The work BMW put into its driving machines has paid off in improved dynamics on the road and track, though slightly less driver involvement. The first complaint purists will have involves the new electric power steering(EPS). BMW engineers know that EPS imparts less road feel than hydraulic steering so they came up with a unique system that they claim to be the best on the market. We found it to be quick and predictable, though without the sublime road feel of the outgoing hydraulic system.
We are also surprised and disappointed by the programming of the electronic stability control. Even in the M Dynamic Mode’s Sport Plus settings we found it intrusive on aggressive cornering. In the previous generation, this system let the tail slip out provided the car was still on its intended path. The only way that can happen now is if the driver turns ESC off entirely. We’d prefer to keep the system’s safety net while also allowing room for some fun.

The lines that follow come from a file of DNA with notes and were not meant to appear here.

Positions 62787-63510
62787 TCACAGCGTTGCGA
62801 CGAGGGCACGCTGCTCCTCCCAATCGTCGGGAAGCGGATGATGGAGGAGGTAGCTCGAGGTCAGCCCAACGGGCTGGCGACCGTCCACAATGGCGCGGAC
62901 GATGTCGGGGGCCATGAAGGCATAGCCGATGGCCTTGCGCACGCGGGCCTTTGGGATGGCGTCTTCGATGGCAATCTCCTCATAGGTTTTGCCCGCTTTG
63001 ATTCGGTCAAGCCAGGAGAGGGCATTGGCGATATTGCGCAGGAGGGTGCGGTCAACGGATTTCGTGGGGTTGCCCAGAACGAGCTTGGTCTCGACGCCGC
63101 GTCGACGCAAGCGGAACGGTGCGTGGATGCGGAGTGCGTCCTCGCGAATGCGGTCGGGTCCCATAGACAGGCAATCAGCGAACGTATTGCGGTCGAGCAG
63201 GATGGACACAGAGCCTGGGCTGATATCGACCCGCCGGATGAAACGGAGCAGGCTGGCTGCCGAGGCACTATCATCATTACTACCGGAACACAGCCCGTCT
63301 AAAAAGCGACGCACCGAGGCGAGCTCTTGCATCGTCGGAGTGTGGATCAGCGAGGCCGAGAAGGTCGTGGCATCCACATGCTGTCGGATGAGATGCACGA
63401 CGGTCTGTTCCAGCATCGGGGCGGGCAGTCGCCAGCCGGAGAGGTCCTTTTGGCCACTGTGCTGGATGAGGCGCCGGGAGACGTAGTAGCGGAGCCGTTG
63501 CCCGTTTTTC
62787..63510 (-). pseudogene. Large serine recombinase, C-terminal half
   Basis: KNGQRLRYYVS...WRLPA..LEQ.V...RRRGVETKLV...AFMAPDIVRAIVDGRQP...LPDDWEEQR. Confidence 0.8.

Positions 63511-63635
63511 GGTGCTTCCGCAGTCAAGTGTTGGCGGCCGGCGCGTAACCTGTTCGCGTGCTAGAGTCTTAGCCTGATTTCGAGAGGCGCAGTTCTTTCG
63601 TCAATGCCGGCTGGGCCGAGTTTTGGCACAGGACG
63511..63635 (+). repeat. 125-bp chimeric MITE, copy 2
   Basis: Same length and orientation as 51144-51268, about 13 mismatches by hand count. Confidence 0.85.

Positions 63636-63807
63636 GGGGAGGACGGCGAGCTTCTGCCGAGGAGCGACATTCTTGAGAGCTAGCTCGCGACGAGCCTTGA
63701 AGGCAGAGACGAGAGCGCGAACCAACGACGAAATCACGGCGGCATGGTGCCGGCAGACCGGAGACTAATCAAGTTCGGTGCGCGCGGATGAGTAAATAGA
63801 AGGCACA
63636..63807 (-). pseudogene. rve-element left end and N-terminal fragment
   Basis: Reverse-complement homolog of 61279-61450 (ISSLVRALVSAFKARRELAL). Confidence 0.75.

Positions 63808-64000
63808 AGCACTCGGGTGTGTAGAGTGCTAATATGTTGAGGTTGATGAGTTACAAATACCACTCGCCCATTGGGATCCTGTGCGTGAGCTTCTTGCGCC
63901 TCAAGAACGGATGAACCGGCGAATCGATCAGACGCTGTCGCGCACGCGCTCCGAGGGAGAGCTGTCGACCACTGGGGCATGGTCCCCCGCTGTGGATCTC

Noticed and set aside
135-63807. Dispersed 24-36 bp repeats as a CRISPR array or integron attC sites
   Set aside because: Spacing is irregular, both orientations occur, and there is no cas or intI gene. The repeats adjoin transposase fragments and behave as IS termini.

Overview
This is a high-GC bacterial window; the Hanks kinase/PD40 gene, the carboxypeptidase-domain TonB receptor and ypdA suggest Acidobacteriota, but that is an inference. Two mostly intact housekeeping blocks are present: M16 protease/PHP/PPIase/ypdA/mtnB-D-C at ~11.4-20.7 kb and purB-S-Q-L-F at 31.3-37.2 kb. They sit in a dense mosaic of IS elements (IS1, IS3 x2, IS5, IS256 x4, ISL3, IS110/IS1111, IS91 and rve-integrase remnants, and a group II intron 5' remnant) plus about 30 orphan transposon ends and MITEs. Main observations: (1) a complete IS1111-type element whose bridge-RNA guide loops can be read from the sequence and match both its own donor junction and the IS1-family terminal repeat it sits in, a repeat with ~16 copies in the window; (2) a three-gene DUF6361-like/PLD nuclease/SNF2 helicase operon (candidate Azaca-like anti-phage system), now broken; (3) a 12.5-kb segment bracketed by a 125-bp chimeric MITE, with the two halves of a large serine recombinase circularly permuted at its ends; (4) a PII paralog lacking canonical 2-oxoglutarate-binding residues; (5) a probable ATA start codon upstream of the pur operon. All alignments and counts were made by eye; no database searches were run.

Those complaints aside, the new M3/M4 is a brilliant handling car. On a twisty road or a racetrack, it responds quickly to driver inputs, and attacks corners and slaloms like a smaller car. The Michelin Pilot Super Sport tires provide tons of grip, and the car leans just enough in turns to provide excellent feedback as the tires approach the limits of adhesion. The cars we drove were equipped with the optional carbon ceramic brakes. They delivered unrelenting stopping power all day on a track with heavy braking zones, but then they should do that and more for $8,150.
Most cars that offer this type of track-ready handling are downright uncomfortable on the street. The M3/M4 is the exception. It balances amazing handling with roadworthy ride quality. Yes, the suspension is firm, but it’s never harsh, making the M3/M4 a viable car for everyday use.
The new turbocharged engine is both a blessing and a curse. In all measurable ways, it outperforms the outgoing V8, launching the car from 0 to 60 mph in as little as 3.9 seconds (compared to 4.5 seconds for the V8), achieving speeds the V8 just couldn’t, and getting much better fuel economy. However, the most noticeable strike against it becomes apparent immediately upon startup. Whereas the V8 made great raspy sounds, the six sounds industrial and somewhat flatulent. It’s not music to the car guy’s ear like the V8. That’s a shame.